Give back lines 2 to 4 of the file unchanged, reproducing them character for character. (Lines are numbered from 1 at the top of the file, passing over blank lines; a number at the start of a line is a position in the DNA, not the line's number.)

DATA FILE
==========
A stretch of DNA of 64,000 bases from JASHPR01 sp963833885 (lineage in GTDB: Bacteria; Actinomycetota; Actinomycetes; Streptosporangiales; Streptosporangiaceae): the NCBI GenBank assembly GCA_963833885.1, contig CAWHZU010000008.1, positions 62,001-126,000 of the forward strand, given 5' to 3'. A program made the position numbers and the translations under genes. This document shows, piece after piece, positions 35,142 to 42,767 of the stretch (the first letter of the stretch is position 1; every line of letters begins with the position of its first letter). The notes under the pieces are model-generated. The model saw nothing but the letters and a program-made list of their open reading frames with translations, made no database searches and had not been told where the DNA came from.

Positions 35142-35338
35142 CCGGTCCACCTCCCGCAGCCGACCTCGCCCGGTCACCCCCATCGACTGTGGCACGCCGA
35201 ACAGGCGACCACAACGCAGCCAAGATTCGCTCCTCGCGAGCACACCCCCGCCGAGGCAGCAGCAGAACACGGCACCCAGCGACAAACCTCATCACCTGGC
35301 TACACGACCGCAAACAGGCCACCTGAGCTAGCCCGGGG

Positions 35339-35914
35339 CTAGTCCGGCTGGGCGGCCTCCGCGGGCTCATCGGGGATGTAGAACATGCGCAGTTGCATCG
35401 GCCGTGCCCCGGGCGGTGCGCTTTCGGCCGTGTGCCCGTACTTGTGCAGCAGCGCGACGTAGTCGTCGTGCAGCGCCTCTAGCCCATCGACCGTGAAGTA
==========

Positions 35142-35338
35142 CCGGTCCACCTCCCGCAGCCGACCTCGCCCGGTCACCCCCATCGACTGTGGCACGCCGA
35201 ACAGGCGACCACAACGCAGCCAAGATTCGCTCCTCGCGAGCACACCCCCGCCGAGGCAGCAGCAGAACACGGCACCCAGCGACAAACCTCATCACCTGGC